In Guangdong the Department of Labour and Social Security is planning to raise wages for all employees by 14 per cent a year between this year and 2012.
The authorities will also set a link between minimum wage and inflation to raise the base wage in the next five years. The move is meant to help low-income households cope with a consumer price index that rose 8 per cent in the first quarter of the year.
This initiative is meeting resistance from factory owners who have already been hit by price increases for raw materials, fuel, property and labour costs (wages rose by 9.4 per cent in Guangdong in 2006 alone). This has raised concerns that many factories might close and move to lower-wage regions.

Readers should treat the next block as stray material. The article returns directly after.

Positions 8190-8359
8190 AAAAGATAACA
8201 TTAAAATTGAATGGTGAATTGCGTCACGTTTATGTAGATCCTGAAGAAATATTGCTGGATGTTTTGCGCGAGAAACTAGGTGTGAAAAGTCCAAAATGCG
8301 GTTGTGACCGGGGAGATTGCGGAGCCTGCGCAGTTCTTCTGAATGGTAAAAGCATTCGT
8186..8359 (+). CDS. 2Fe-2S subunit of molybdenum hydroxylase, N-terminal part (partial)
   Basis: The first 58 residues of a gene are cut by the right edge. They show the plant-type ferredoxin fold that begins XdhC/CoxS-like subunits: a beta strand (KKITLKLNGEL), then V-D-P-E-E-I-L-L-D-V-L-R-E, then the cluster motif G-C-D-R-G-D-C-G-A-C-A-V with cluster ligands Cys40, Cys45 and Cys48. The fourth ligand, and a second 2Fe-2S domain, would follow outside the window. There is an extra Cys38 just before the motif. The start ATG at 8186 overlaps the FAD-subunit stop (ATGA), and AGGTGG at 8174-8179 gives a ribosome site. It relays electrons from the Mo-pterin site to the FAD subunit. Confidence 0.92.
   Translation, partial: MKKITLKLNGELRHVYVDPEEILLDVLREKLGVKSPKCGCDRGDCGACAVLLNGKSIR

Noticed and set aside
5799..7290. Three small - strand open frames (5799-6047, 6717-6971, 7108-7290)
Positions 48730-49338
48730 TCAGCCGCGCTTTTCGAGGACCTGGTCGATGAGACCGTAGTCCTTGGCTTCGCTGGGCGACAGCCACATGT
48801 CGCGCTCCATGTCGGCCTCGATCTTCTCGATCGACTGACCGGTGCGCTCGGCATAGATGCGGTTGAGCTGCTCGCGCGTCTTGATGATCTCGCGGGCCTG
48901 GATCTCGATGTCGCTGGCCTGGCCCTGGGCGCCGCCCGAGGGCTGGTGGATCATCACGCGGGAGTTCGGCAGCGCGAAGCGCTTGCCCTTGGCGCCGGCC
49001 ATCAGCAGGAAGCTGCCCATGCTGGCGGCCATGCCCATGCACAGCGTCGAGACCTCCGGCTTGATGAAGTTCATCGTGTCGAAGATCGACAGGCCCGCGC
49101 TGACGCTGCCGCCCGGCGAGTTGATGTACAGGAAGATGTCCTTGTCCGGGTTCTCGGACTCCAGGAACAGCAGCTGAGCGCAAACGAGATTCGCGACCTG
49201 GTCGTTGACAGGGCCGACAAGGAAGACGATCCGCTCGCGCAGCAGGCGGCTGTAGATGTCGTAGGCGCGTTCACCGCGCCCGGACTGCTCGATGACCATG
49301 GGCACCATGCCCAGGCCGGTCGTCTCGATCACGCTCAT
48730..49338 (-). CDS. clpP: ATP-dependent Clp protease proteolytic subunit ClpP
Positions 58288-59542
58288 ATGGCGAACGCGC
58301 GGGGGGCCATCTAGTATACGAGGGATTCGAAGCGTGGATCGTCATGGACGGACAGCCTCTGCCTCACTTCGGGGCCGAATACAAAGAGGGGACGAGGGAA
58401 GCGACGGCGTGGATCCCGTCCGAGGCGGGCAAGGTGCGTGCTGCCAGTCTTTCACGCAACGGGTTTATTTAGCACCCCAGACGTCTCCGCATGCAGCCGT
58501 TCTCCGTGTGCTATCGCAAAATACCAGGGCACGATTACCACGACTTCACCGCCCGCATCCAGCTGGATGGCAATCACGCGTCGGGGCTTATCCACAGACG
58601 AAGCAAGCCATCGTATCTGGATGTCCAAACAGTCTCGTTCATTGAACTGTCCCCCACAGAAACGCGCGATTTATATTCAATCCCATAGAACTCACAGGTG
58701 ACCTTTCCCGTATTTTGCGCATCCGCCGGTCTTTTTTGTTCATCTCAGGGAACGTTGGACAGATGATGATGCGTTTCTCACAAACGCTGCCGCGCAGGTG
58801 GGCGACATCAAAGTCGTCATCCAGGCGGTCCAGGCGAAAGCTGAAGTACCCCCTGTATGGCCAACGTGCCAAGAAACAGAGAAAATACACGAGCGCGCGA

Fears are also fuelled by the drop in the trade surplus which was “only” US$ 21.35 billion in June, 20 per cent lower than the same month last year (US$ 26.9 billion).
Meanwhile the yuan continues its rise against the US dollar, touching 6.8331 today, a gain of 6.9 per cent over the dollar this year.
Still China’s economy is sizzling hot, especially in terms for foreign investments which rose 45.6 per cent in the first half from a year earlier, taking in US$ 52.4 billion
There are concerns however that the inflow is largely speculative, with investors attracted by a strengthening yuan and interest rates at a decade high, with the possibility that this hot money might put the country at risk of “massive outflows” if expectations for currency gains reverse.
For Stephen Green, economist at Standard Chartered, China might thus turn into “some kind of massive black hole for the world’s liquidity,” attracting more and more capital.